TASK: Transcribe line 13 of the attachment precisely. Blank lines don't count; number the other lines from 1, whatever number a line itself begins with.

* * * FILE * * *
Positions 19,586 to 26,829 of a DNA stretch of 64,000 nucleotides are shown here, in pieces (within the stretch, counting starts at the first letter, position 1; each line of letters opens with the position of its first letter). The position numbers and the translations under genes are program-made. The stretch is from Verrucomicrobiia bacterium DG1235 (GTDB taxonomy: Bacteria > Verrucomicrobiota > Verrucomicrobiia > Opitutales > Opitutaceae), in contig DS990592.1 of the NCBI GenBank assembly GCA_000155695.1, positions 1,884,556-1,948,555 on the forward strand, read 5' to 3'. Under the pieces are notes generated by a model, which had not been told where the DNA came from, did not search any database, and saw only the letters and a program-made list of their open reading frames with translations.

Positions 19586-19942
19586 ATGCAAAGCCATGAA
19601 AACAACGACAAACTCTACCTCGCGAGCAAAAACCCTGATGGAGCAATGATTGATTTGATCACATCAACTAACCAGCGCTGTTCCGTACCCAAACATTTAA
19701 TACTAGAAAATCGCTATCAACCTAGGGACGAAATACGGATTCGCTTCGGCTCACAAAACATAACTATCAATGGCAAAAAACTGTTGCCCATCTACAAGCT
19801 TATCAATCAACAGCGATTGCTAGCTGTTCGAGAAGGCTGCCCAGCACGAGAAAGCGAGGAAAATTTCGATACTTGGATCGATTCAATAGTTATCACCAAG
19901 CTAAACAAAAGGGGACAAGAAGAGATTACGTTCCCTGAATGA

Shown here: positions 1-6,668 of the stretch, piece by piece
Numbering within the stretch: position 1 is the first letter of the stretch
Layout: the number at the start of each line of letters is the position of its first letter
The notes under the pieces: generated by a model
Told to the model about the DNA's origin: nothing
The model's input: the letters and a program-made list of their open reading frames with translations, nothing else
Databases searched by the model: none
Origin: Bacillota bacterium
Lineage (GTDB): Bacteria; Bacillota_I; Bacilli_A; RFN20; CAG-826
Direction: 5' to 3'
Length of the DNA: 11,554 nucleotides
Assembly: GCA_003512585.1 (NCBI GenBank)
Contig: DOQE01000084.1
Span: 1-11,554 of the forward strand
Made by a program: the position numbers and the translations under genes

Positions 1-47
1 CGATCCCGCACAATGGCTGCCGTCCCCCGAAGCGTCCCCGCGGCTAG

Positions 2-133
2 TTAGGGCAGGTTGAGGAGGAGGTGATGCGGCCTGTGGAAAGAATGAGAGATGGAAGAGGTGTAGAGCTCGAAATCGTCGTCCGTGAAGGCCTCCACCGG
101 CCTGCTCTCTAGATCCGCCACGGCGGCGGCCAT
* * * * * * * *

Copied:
The model's input: the letters and a program-made list of their open reading frames with translations, nothing else